But what if a hundred words is all you’ve got—
to do everything? To reveal a character’s essence. To
deliver telling moments. To take a reader’s breath away.
What if everything relied on hints, tiny details, and
what’s left out?
What different types of stories would arise if told
through concision and compression—as if seeing
through the fixed lens of a camera? Could an arbitrary
word-count inspire compositional creativity?
These were the questions we asked ourselves in
2011 as we began this tiny venture, 100 Word Story,
which has ended up becoming a big thing. We were
introduced to the 100-word form (often referred to
as a “drabble”) through Paul Strohm’s collection of
100-word stories, Sportin’ Jack, and we soon became
addicted to writing 100-word stories ourselves. In this
age of online distractions and fragmented attention
spans, we thought a 100-word story was the perfect
length to capture life, the perfect length to read. Our
selections have been chosen for both the annual Best
Small Fictions series and Wigleaf “best of ” awards for
short shorts. We decided to publish this collection of
the very best stories in our first six years to show the
many inventive ways writers have told stories within
such a tiny compartment.
To write with such brevity seems like it should be
easy, but it’s not. Every word, every sentence matters.
These miniature stories communicate via caesuras
and crevices. There is no asking more, no premise
of comprehensiveness, because the 100-word story
is a form that favors excision over agglomeration.
Nonetheless, the writers in this anthology will take
you to highways, beaches, bars, and freak shows, into
bedrooms, and to faraway lands. You’ll meet lovers—
young and old—children, animals, tormentors,
memories, an inflatable girlfriend, and ghosts—
characters conjured into three-dimensions from a
single gesture, a turn of phrase, the sparest of details.
Writer Deb Olin Unferth says, “The short makes
us consider such questions as: What is the essential
element of ‘story’? How much can the author leave
out and still create a moving, complete narrative? If I
remove all back story, all exposition, all proper nouns,
all dialogue—or if I write a story that consists only of
dialogue—in what way is it still a story?”
Over the years, it’s amazed us to read wildly
differing answers to these questions, all fitting within a
100-word box. The restriction to 100 words is similar
to the requirements of a poetic form—whether it’s a
sonnet, a villanelle, or a haiku. Such constraints make
the creative act more difficult, yet push the writer
to look beyond obvious associations and consider
different words that fit into the rhyming or iambic
scheme. Likewise with the requirement to use precisely
100 words. Imaginative leaps don’t necessarily happen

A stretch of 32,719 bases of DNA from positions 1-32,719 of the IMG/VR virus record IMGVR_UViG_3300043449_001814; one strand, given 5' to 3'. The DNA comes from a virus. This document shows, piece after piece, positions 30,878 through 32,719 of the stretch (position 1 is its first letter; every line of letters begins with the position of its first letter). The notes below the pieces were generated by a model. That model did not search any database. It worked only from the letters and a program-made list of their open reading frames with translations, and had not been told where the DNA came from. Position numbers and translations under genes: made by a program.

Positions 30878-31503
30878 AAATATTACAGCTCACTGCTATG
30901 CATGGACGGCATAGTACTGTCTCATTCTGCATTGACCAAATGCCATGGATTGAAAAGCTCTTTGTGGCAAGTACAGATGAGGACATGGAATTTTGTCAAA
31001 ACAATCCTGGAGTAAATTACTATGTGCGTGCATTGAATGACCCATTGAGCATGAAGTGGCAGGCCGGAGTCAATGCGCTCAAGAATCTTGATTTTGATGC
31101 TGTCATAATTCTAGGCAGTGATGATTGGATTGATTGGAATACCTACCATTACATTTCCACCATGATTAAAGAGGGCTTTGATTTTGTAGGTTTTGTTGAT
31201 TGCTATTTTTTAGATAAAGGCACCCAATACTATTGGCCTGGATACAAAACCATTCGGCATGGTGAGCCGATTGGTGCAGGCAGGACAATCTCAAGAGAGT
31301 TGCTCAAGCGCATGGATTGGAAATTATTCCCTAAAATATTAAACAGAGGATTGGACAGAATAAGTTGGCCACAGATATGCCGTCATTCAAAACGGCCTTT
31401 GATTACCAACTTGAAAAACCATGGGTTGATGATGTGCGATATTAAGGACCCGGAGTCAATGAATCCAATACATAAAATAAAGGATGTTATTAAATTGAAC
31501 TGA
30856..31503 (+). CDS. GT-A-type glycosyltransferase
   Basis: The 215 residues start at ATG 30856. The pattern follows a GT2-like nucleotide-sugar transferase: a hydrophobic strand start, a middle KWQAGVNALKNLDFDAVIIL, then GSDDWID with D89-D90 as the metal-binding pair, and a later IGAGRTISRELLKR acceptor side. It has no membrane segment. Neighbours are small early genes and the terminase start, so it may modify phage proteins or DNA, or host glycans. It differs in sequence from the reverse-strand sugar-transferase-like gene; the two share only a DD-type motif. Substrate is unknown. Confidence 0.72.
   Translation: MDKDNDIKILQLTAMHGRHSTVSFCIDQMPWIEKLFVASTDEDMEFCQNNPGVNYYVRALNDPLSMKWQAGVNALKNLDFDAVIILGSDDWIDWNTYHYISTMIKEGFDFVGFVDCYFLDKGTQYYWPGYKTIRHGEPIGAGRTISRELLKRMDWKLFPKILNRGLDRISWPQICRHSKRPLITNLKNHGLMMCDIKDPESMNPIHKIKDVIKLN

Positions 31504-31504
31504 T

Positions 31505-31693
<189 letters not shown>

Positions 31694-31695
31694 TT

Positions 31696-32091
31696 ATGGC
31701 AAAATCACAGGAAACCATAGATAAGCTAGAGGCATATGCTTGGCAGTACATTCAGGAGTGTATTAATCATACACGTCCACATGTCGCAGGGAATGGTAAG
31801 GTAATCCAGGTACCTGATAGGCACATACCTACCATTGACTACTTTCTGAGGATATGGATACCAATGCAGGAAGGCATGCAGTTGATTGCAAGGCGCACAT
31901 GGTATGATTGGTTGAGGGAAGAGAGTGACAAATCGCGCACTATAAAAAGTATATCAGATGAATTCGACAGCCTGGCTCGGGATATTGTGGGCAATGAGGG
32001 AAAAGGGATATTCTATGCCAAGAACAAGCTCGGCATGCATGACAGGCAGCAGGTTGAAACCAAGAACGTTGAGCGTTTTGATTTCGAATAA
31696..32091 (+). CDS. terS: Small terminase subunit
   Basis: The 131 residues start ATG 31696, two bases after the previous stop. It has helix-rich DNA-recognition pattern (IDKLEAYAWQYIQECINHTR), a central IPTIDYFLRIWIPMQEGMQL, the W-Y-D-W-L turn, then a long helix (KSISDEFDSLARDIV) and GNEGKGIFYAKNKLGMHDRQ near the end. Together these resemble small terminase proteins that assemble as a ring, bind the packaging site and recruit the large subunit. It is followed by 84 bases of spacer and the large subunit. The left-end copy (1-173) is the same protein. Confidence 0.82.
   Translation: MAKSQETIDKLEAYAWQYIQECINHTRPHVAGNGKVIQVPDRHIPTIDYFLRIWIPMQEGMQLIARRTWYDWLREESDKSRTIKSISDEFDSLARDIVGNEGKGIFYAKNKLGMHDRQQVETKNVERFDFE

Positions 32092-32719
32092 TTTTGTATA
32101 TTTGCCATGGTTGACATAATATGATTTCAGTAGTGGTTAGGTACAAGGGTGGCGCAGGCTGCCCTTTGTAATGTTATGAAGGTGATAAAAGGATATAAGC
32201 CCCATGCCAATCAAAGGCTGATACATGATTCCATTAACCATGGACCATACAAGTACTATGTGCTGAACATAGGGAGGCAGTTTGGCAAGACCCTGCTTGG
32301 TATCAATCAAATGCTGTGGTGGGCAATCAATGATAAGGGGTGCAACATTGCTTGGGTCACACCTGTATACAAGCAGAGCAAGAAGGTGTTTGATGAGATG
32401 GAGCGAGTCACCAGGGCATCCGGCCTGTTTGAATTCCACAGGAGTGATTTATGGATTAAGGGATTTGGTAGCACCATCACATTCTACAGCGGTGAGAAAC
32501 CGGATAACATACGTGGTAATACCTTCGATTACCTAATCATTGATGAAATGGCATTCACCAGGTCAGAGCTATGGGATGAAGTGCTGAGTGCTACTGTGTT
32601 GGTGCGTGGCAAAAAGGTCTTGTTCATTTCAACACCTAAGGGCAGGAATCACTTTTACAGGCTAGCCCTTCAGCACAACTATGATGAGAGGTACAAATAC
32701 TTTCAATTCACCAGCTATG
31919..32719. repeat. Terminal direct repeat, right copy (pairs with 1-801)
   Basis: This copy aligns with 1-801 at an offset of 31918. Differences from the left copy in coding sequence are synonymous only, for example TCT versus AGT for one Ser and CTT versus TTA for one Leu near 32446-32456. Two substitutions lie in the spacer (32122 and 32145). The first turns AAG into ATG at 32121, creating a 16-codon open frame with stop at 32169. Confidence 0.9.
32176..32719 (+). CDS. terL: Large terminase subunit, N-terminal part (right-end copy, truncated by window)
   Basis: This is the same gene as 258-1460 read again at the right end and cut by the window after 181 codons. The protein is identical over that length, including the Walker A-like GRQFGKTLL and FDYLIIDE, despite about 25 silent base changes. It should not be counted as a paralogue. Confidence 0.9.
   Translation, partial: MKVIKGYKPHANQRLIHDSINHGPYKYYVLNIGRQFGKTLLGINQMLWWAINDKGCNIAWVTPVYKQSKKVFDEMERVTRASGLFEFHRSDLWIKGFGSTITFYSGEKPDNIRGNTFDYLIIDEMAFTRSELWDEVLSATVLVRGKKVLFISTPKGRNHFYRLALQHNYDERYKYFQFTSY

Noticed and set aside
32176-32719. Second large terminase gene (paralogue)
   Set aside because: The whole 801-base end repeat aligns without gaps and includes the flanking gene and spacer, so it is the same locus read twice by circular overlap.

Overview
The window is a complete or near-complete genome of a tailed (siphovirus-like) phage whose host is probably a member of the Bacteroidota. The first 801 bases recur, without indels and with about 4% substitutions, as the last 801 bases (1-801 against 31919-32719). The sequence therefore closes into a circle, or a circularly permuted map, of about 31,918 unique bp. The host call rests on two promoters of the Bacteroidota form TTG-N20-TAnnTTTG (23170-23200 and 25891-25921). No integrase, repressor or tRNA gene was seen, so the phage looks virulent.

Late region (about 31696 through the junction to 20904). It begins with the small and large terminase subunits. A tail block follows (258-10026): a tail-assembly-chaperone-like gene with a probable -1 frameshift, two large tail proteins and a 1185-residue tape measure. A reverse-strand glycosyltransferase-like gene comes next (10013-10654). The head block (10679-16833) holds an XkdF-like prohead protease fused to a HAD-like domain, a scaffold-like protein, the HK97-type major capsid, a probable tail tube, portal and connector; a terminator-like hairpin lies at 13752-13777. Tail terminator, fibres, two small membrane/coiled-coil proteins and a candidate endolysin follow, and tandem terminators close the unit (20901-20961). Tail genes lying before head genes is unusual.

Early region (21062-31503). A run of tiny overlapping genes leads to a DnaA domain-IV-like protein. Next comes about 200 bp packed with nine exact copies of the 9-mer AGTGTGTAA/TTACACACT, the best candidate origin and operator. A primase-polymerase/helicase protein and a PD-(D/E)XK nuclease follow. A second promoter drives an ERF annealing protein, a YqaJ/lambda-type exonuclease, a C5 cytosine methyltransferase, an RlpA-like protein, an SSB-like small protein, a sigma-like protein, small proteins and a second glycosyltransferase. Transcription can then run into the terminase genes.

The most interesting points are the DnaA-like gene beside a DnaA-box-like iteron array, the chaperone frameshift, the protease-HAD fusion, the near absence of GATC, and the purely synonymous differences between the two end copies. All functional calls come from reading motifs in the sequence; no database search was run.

by thinking “outside the box” as the popular saying
goes, but within the box. In this collection, you’ll find
“Snapshots of a Crash,” in which writer Melanie Taylor
Herrera follows a clock backward to tell what set in
motion a tragedy. With “The White Album,” by Lee
Romer Kaplan, young lovers are introduced, separated,
and reunited in middle age. Ashley Chantler gives us
a glimpse into stream-of-consciousness to hilarious
effect in “A Day in the Life of Steve.”
The stories in this collection call attention to the
spectral blank spaces left around stray moments. The
gaps within and around the stories—the gaps between
words, sentences, and paragraphs, the gaps around a
story itself—speak as large as the texts themselves.
“Is not the most erotic portion of the body where the
garment gapes?” wrote Roland Barthes in Pleasure of
the Text. It’s in those gapes where the vaporous whorls
of suspense reside.
Shorts require immediacy; they’re a flicker of light
in the darkness, a pinprick, a thunderclap. The writer
has to hone focus, to practice a Zen-like concentration
in a way that longer pieces don’t require because they
privilege the layering of detail and exposition. Telling
a good flash story is similar to playing the Ouija board.
You discover a small part of the story and let your
imagination communicate with the other side to know
the rest of it.
Concision is the quiet stepchild of the writing family.
It’s Cinderella. It doesn’t cry out for attention, and its
benefits are easily forgotten because writers generally
prove their worth with more words. But what is hinted
at or even left out can be as key in making a story work
as any promulgation of words. The most haunting
stories are those that don’t provide answers, but open
up questions. As Ku Ling wrote, “A good short-short is
short but not small, light but not slight.”
by Tara Lynn Masih
Ella likes things tiny. Tiny toy dishes, tiny dolls. She
even wants her dad to be tiny. Like the Incredible
Shrinking Man she saw on the Telly. He could live in
her Lincoln Log Cabin.
Ella has a tiny pet. From her dad’s Ronson cigarette
lighter, a flint. Red. Blowing the bead across the floor,
she takes it for a walk. Till it falls in a canyon between
floorboards. He won’t give her another.
Ella’s father does not shrink to a point of control. He
smokes, stares, strokes, rolls her around. She goes tiny
and red to disappear in cracks.
by Courtney Watson
Joe ordered his first kit from a hobby magazine sent to
his cell mate. The house was an antebellum plantation
with a blue-papered bathroom and white columns. It
had staircases and a library full of tiny books with real
pages. The house was populated by little doll people,
also ordered from the back pages, who would never,
ever in their little doll lives rob the doll bank, armed
with a tiny doll gun, shoot two of the doll tellers, and
be sent to doll prison. It just wouldn’t happen. Not
when they had a place like this to call home.